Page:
Nero’s Torches , 1876, by Henryk Siemiradzki (1843–1902). Nero used Christians as torches in Rome, in the last days of Paul.
Who was the Apostle Paul, and what was it like to be a Christian in Nero’s Rome, in the A.D. 60’s? Paul, Apostle of Christ, a film directed by Andrew Hyatt, and made by Affirm Films (who also made Fireproof and Courageous), tells the gripping story in a creative way.
Normally, I am a bit skeptical about Christian films, but this one was fantastic. The premise behind the film is that Luke, a physician and companion of Paul, comes to visit Paul, when he is imprisoned in Rome’s Mamertine prison, awaiting execution. Unfortunately, while the film’s premise is very interesting, there is a lot we do no know about the last days of Paul, or how Luke wrote Acts, with any particular degree of certainty. We know from Eusebius, an early church historian, that Paul was held in the Mamertine, and we also know that the madman, Emperor Nero had blamed the great fire in Rome on the Christians, using Christians as torches to light the city.
Did Luke write the Book of Acts, in Rome, during the last years of Paul’s life? Were Priscilla and Aquila in Rome, when Luke came to visit? We have no evidence for these speculations made in the movie. But to focus on these historical questions misses the point of the film. In Paul, Apostle of Christ, we get a glimpse into what motivated Paul, as well asking some very real questions as to how the Christians might have thought about Nero’s persecutions.
Should the Christians fight back and resist Nero? Should they flee Rome itself, and avoid the Romans? Should they stay in Rome and pursue a non-violent course? These are tough questions, and the film rightly explores them, as the persecuted Christian community looks to their imprisoned leader Paul, for help.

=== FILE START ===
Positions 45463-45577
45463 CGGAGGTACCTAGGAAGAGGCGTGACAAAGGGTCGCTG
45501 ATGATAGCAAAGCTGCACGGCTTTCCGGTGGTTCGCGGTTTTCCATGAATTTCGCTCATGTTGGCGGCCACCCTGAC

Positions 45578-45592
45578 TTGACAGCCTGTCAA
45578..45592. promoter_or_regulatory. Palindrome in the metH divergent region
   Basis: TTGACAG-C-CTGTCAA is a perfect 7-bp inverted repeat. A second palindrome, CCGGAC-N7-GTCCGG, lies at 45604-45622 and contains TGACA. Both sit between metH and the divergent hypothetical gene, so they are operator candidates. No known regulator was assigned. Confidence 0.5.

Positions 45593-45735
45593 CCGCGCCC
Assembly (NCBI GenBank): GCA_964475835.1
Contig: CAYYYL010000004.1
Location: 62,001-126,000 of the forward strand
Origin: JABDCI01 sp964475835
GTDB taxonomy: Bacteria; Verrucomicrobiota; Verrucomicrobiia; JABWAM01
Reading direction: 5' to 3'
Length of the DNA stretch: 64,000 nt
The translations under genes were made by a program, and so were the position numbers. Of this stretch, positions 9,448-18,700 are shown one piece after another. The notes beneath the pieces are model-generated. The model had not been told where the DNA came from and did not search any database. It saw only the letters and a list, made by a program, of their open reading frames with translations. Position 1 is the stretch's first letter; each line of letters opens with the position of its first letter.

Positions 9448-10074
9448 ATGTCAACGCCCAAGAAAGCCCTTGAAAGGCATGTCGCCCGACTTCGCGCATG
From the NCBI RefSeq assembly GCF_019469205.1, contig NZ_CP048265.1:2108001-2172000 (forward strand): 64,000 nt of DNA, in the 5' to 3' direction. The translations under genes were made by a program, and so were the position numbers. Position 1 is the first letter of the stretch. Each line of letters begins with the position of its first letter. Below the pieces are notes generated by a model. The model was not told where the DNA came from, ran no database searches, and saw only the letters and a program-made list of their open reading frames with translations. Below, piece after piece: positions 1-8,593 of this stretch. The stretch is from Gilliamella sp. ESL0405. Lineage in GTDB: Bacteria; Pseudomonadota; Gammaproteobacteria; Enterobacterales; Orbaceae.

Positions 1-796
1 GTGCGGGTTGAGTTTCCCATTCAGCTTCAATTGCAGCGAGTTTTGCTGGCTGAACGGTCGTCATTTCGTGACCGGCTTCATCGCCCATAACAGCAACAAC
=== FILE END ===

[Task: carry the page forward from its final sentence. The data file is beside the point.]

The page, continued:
Many Christians today think of the so-called “Great Tribulation” solely in terms of a future event, that will happen prior to the Second Coming of Christ. Yet Paul, Apostle of Christ makes a very convincing case that the “Great Tribulation” was just as real, and bad enough, in those terrifying days, in Nero’s Rome. Along the same lines, another recent film, Tortured for Christ, tells us that such “Great Tribulation” even happens in our own day, but that much of American Christianity seems rather oblivious to that reality.
If anything, viewing Paul, Apostle of Christ, should encourage any person, believer or non-believer to take the time and seriously read the Book of Acts. Be thankful for the freedoms that many of us take for granted. Find your faith in the Risen Jesus, just as Paul did. Pray for the persecuted church.